Professor Gerald Watts – Chair, FHAN, WA

Gerald Watts (DSc, MD, PhD, FRCP, FRACP) is a Professor in the Medical School, University of Western Australia and a consultant clinician and Head of the Lipid Disorders Clinic at Royal Perth Hospital. Gerald has had a long-held, internationally recognised interest in Familial Hypercholesterolaemia (FH) and was the driving force behind the AAS’s establishment of the FH Australasian Network and the FH Registry.

A/Professor David Sullivan – Chair, Clinical Council, NSW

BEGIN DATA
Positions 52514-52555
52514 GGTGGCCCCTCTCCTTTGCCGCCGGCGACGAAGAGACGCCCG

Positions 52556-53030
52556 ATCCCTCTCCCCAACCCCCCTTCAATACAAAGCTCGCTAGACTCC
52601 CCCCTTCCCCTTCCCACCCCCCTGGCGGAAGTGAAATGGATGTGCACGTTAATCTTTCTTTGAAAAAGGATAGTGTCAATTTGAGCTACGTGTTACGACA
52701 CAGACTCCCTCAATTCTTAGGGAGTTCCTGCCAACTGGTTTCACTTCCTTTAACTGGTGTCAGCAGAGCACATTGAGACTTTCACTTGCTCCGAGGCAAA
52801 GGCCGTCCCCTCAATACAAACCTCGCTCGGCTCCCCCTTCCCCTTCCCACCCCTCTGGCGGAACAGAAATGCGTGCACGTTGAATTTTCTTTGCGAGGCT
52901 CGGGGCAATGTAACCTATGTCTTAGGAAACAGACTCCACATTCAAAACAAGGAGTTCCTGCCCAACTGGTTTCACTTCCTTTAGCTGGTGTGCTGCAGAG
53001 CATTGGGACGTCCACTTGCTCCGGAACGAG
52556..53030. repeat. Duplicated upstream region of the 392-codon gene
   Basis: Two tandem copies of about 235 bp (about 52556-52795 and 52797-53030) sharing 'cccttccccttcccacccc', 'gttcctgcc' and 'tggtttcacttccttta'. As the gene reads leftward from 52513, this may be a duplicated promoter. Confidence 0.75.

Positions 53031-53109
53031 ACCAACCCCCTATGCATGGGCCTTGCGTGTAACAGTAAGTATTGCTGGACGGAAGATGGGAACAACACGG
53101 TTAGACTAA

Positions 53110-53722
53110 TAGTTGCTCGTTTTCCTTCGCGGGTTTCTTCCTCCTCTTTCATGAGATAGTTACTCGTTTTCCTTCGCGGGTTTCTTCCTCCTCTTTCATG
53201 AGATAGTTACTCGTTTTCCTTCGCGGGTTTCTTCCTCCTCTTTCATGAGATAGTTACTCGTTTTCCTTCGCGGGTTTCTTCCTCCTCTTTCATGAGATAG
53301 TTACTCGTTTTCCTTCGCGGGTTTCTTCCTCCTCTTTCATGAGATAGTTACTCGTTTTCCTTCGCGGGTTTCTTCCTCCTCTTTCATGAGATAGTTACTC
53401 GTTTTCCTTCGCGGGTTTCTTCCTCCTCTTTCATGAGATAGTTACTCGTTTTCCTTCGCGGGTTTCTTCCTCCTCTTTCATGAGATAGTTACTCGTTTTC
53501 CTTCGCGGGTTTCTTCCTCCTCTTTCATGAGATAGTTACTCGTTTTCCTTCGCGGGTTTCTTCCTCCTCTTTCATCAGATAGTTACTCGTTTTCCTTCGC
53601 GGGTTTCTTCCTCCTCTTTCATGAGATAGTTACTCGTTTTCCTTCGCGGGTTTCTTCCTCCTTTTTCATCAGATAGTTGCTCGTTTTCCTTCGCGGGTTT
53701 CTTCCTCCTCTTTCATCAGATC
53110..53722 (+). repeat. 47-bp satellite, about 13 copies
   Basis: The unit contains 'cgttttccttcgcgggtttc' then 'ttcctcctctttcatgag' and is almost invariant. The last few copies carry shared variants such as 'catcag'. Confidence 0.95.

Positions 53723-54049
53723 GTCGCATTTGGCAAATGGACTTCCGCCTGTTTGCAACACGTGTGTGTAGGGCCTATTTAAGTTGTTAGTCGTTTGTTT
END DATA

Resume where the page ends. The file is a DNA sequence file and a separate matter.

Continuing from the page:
David Sullivan is a physician and chemical pathologist in the Department of Clinical Biochemistry at Royal Prince Alfred Hospital. This includes conjoint appointment as Associate Professor, Faculty of Medicine at the University of Sydney Central Clinical School. David has a long-term interest in lipid metabolism with particular emphasis on the environmental component (especially dietary) of gene – environment interactions contributing to cardiovascular disease. He has been involved in the early use of many forms of lipid-lowering intervention and has a particular interest in interventions arising from nutritional principles, such as the cholesterol-lowering effect of plant sterols. His other main interest is the improvement of detection and management of severe inherited dyslipidaemia, such as that seen in Familial Hypercholesterolaemia.